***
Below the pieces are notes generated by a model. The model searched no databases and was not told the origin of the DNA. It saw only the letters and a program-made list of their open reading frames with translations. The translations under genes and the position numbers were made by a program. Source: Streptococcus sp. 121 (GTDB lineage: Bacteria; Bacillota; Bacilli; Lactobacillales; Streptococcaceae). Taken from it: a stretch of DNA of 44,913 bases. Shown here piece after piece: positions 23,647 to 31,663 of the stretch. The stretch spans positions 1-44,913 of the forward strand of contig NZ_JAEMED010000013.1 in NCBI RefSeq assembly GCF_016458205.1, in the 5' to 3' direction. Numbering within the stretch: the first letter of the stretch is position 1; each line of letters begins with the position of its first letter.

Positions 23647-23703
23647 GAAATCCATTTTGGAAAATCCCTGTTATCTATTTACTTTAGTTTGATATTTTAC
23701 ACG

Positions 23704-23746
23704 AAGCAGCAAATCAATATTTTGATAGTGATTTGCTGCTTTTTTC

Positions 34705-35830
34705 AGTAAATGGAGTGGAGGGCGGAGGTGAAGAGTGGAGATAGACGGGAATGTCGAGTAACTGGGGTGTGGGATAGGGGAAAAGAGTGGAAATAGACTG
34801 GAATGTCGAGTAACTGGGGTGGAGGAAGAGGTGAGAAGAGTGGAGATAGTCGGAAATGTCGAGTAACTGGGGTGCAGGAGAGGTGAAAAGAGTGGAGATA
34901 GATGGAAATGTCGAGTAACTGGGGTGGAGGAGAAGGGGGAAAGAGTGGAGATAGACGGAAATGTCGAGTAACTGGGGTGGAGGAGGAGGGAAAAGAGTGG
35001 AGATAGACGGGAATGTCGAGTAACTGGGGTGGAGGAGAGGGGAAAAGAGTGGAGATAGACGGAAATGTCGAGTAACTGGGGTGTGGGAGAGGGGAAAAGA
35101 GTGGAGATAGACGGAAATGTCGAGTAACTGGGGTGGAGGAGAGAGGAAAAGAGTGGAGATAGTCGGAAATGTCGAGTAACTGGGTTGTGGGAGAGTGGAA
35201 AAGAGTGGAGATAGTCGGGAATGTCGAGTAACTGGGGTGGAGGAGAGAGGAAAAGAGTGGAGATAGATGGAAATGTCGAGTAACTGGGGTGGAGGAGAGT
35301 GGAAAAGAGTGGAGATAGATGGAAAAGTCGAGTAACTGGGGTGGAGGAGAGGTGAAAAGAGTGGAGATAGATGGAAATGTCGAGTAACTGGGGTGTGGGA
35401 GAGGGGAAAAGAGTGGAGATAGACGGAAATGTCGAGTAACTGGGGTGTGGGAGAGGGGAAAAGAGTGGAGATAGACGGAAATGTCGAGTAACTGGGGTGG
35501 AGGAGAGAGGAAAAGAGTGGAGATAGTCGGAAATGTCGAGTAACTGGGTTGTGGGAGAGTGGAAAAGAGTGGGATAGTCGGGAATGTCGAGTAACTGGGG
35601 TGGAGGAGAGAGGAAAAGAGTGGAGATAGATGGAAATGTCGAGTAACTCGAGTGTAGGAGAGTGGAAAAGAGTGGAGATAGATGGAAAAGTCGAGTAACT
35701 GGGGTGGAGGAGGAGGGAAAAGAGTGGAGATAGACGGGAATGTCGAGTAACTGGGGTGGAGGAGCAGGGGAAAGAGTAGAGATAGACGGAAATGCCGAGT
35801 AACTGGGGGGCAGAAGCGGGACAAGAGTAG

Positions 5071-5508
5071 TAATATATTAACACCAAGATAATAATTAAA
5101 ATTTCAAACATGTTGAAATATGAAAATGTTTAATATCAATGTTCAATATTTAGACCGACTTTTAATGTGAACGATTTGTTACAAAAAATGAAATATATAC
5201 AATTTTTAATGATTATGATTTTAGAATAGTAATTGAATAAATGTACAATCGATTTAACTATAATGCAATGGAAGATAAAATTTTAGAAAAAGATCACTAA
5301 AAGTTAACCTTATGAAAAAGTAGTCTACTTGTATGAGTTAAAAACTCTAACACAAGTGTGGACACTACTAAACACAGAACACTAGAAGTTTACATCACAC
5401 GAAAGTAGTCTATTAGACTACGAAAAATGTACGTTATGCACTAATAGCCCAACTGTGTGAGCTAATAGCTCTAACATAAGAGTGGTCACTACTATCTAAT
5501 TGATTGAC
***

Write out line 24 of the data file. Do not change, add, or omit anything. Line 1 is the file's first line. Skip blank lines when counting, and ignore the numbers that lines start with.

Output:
5301 AAGTTAACCTTATGAAAAAGTAGTCTACTTGTATGAGTTAAAAACTCTAACACAAGTGTGGACACTACTAAACACAGAACACTAGAAGTTTACATCACAC